Relations weakening between Ankara and its Nato allies

The overproduction crisis is taking its toll on the stability of Erdogan’s AKP government, moving it away from unquestioning support for imperialism.

Lalkar writers

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Lalkar writers

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Since 2002 the AKP (Justice and Development party) in Turkey has won every election it has contested. Whatever we as communists may think about President Recep Tayyip Erdogan and the AKP, that electoral success has to be acknowledged and understood.

Whilst President Erdogan and the AKP have instigated wide-ranging anti-worker policies, they have been perceived as successful managers of a growing Turkish economy. This economic growth has meant that plenty of money has gone to winning the acquiescence of large sections of Turkish society, despite wide-ranging attacks on Turkish secular life, the momentous Gezi park insurrection of 2013 and the attempted coup of 2016.

Despite all this, and the destructive involvement in destabilising Syria, Erdogan remains hugely popular in Turkey, though increasingly he is being seen by imperialism as a hindrance.

Erdogan and the AKP have sought to find a bigger role for Turkish diplomacy in the region and globally. The form this takes is encapsulated in the idea of the ‘New Ottoman Empire’, but this project has repeatedly brought the Turkish state into conflict with the interests of one or another imperialist power or stooge.

It is for this reason that some sections of the ruling class in Britain and the US are working tirelessly to undermine the Turkish economy, exacerbate the effects of the general global crisis of overproduction and work towards the removal of Erdogan and the AKP – not so as to usher in a new, socially liberal era in Turkish society, but to undermine Turkey’s ability to act independently of Nato and the European Union, and, crucially, to break up the development of closer relations between Turkey and Russia, China and Iran.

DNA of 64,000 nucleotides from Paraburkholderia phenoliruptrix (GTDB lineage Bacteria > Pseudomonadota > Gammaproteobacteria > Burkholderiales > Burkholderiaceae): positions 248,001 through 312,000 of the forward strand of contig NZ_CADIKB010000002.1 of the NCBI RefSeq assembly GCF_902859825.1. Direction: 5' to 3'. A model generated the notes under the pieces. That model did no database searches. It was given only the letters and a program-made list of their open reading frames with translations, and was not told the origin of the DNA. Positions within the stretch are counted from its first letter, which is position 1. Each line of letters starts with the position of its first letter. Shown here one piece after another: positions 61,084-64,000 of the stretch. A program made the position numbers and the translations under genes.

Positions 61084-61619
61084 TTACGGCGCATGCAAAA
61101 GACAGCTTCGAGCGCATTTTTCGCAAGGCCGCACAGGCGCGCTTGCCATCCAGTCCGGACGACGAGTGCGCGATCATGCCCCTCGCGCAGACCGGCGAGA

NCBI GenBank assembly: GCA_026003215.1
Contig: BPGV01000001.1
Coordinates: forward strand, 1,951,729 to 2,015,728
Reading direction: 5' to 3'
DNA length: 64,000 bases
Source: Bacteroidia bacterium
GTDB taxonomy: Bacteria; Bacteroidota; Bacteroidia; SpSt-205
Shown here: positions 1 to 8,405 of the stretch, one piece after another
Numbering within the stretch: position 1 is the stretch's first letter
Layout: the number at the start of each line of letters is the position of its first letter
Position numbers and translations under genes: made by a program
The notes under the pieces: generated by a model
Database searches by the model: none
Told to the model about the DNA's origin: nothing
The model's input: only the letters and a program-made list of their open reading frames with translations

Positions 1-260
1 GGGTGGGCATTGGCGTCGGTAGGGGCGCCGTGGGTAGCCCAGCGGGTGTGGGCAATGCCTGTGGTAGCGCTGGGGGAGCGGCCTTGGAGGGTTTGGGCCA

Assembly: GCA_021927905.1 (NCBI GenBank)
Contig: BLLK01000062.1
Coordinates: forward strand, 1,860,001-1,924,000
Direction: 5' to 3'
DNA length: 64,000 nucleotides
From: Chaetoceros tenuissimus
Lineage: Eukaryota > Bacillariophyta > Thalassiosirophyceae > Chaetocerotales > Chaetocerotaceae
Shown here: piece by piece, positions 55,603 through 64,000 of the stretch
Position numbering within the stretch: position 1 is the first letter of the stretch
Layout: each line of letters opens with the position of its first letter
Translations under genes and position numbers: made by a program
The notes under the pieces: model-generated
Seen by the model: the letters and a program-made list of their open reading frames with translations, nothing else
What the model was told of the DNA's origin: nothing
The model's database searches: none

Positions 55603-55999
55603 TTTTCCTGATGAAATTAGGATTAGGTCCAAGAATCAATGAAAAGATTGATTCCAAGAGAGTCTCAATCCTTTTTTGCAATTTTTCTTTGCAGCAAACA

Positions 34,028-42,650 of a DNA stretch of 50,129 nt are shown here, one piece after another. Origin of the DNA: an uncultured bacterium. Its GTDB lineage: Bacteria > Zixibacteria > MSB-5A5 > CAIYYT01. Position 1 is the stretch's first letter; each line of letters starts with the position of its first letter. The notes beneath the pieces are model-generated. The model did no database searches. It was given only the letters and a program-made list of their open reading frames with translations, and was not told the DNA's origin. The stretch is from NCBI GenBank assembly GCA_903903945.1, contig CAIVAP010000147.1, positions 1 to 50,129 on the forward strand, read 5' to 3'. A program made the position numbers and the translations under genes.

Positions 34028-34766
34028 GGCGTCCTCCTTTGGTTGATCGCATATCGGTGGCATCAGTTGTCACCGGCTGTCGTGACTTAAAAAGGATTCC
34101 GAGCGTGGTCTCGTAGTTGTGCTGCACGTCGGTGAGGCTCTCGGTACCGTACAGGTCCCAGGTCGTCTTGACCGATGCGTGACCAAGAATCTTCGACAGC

Overproduction crisis hits the Turkish economy

In 2018, US president Donald Trump announced that the US would double tariffs on steel and aluminium imported from Turkey.

This action was supposedly as punishment for the detention of a US pastor by the Turkish authorities, though it suited both the Trump administration’s domestic interests and the cause of undermining the Turkish economy with a view to exercising influence over Erdogan and the AKP.

The announcement caused the Turkish lira to drop 17 percent against the dollar, and an angry Erdogan called for the boycott of US goods, services and iPhones.

That currency crisis last year took about 30 percent off the value of the lira and, coupled with a 20 percent rate of inflation, has brought unexpected economic hardship to a country used to growth (5 percent growth annually in the years before the financial crisis took hold). GDP growth has slowed, ending near 1.6 percent last year, whilst unemployment rose to 12.3 percent – four million workers – by Christmas 2018.

The problem for the AKP and Erdogan is twofold. First, as a result of the general worldwide crisis of overproduction, Turkey is going to struggle to shift the goods it has manufactured and the food it has grown. Second, also because of that crisis, the United States (which is imposing tariffs left, right and centre) is also hitting the global vehicle manufacturing industry, in which Turkey is a major player. In 2018 the US imported $1.1bn worth of Turkish vehicles.